The JEDI calculations support Fetcher’s claim, but most of the employment comes in the form of ripple effects outside the wind industry, including “induced impacts,” which are assumptions about the extent to which people will use their new wealth to shop, make car payments, and so on. This type of exercise can easily get out of hand, because there’s really no end to how far you can count ripples.
In terms of direct impacts, the report concluded that racing to 20 percent wind would support less than 100,000 jobs by 2016 and fewer than 200,000 jobs by 2030. That work includes manufacturing, construction and operations, representing perhaps the easiest numbers to predict accurately.
Nearly four years have passed since the Energy Department released its report. Theoretically, we should be able to determine whether the JEDI numbers are accurate — at least for direct jobs. But we can’t do that yet, because neither the Bureau of Labor Statistics nor the Labor Department have the necessary data to make a comparison.
The only evidence of accuracy we could find comes from the American Wind Energy Association, which said in its annual market report that the wind-energy sector supported 75,000 jobs in 2011. Coincidentally or not, this is 5,000 jobs above the JEDI projection. Again, the association is a lobbying group, so the rosy numbers are questionable, even though the organization claims to have come up with its data by surveying companies within the industry.
Beyond any questions about the validity of the jobs projections, the JEDI estimates provide only gross rather than net jobs numbers. As such, they don’t account for any job losses that could occur as wind energy ramps up -- for instance, any layoffs resulting from rising energy costs during the industry’s seminal phases.
Finally, Fetcher took the liberty of assuming that a tax break is necessary for the wind industry to support hundreds of thousands of jobs by 2030. Remember, he said Romney’s opposition to the wind credit amounts to opposing all those projected jobs.
The problem here is that the JEDI model doesn’t factor in tax credits. It just assumes that the wind industry would ramp up to produce 20 percent of U.S. electricity by 2030, regardless of whether the government got involved. In other words, free-market forces could produce the same results as far as the JEDI numbers are concerned.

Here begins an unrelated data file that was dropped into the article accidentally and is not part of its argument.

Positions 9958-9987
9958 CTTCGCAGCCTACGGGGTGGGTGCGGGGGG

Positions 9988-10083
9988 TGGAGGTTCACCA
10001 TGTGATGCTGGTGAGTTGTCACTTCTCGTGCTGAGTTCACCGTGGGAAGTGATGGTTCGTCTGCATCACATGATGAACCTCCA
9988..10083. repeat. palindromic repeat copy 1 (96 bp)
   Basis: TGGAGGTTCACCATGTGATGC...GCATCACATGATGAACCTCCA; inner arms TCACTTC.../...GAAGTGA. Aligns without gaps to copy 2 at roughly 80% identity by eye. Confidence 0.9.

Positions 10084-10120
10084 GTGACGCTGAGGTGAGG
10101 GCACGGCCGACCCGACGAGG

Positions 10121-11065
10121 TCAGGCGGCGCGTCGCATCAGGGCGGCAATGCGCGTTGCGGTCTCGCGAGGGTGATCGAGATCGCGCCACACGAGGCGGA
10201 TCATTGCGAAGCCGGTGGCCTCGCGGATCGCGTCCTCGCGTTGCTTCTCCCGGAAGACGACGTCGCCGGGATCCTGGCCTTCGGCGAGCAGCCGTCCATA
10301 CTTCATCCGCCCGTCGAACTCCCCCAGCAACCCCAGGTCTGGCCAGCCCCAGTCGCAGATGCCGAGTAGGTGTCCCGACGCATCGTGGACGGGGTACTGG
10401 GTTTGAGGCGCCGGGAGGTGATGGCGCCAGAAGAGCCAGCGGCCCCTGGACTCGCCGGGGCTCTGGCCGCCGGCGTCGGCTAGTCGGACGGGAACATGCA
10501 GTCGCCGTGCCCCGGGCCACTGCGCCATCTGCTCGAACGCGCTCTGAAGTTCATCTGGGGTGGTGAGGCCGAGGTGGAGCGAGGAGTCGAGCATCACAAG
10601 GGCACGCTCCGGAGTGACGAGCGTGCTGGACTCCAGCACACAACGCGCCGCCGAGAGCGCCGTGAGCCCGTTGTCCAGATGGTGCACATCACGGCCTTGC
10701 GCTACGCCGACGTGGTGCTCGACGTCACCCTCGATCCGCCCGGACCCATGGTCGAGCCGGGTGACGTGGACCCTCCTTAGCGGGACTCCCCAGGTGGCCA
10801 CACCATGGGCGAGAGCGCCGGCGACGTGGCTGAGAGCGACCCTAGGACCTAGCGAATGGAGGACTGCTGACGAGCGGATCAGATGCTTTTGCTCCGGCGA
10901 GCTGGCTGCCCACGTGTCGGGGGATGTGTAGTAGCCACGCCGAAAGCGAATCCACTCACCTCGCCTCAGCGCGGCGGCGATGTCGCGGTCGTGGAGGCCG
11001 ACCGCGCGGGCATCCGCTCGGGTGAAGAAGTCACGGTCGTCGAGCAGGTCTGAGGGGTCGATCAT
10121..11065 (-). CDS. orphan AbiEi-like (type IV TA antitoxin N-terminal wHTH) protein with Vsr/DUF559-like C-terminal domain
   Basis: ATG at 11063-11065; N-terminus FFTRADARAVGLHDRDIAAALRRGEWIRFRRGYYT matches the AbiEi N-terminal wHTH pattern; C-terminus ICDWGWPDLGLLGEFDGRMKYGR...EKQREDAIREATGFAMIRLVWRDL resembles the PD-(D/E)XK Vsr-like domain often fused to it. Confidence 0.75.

As for the claim that Romney supports tax breaks for the oil and gas industries, the GOP candidate has made contradictory statements about this. He said at different times during the 2012 election cycle that the government should not raise taxes on anyone, and that he would eliminate some of the “special deals a lot of industries get.”
The campaign declined to clarify for a previous column precisely where the former governor stands on this issue of tax breaks for oil and gas. That doesn’t exactly save Romney, because the former governor has criticized Obama’s 2013 budget plan to eliminate those breaks. We’ll give the president’s campaign some credit for this.
The Pinocchio Test
Fetcher relied on jobs projections from a trade group that lobbies for the very wind credits he’s trying to defend. That’s hardly solid backup.
Nonetheless, we found out that the Energy Department’s National Renewable Energy Laboratory came up with the same estimates. Those calculations may be pie-in-the-sky projections, or they could be perfectly sound. We simply don’t know at the end of the day, because neither the BLS nor the Labor Department have current figures to compare them with.
Beyond any controversy over the numbers, the Obama campaign made an assumption that the wind industry needs a tax credit to support hundreds of thousands of jobs. But the JEDI numbers don’t prove that one way or another.
Still, many Republicans argue that eliminating tax breaks for oil and gas would lead to job losses, so it’s only fair to apply that same principle to the wind industry. Fetcher earns just one Pinocchio, mainly for getting jobs projections from a group that lobbies for the wind credit. Even though the National Renewable Energy Laboratory came up with the same estimates, the methodology hasn’t been proven accurate.